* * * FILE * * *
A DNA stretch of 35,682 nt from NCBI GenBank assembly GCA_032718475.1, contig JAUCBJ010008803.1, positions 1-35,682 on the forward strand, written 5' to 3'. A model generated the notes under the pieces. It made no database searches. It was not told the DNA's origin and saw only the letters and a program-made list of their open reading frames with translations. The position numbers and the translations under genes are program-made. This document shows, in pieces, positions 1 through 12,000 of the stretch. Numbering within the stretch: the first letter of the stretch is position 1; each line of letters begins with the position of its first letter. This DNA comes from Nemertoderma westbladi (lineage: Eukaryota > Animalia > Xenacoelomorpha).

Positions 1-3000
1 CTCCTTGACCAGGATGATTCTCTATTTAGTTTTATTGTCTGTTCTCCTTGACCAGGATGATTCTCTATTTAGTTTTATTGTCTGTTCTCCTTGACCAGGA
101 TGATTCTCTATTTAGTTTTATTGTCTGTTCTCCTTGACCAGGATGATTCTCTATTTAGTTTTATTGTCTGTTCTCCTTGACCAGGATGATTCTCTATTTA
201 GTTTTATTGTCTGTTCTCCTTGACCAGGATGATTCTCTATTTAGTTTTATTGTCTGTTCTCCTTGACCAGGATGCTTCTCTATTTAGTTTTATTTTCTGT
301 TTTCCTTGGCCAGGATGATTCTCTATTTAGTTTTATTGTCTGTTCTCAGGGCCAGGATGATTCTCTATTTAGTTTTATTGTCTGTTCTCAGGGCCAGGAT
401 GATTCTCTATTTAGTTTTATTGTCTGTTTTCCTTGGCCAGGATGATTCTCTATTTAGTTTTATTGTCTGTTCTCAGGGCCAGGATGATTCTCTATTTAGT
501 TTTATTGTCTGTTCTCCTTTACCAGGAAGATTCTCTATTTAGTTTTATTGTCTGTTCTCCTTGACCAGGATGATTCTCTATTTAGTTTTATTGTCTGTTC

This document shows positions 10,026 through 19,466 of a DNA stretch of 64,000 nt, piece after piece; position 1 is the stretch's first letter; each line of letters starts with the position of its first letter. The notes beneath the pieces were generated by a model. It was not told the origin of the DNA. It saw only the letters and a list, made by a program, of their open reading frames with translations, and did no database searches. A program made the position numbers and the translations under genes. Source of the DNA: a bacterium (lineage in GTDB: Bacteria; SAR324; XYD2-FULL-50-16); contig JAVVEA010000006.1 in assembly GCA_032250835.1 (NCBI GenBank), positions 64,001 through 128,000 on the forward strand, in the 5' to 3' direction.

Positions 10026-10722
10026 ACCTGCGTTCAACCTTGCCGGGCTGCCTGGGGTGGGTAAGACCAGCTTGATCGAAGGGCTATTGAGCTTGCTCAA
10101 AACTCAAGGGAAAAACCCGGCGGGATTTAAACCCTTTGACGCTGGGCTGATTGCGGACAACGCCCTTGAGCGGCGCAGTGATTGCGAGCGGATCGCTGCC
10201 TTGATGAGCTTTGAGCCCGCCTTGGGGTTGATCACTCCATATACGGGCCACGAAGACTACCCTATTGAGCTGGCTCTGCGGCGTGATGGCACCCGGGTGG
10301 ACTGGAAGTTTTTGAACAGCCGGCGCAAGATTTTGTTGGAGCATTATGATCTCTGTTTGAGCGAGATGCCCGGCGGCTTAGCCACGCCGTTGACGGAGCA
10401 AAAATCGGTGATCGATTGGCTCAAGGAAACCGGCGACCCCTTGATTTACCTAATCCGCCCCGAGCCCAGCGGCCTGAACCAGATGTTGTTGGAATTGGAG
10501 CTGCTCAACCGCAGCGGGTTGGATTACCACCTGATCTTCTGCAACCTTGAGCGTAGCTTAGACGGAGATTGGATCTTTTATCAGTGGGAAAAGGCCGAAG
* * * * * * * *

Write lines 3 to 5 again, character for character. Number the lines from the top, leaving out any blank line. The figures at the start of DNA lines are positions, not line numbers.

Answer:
1 CTCCTTGACCAGGATGATTCTCTATTTAGTTTTATTGTCTGTTCTCCTTGACCAGGATGATTCTCTATTTAGTTTTATTGTCTGTTCTCCTTGACCAGGA
101 TGATTCTCTATTTAGTTTTATTGTCTGTTCTCCTTGACCAGGATGATTCTCTATTTAGTTTTATTGTCTGTTCTCCTTGACCAGGATGATTCTCTATTTA
201 GTTTTATTGTCTGTTCTCCTTGACCAGGATGATTCTCTATTTAGTTTTATTGTCTGTTCTCCTTGACCAGGATGCTTCTCTATTTAGTTTTATTTTCTGT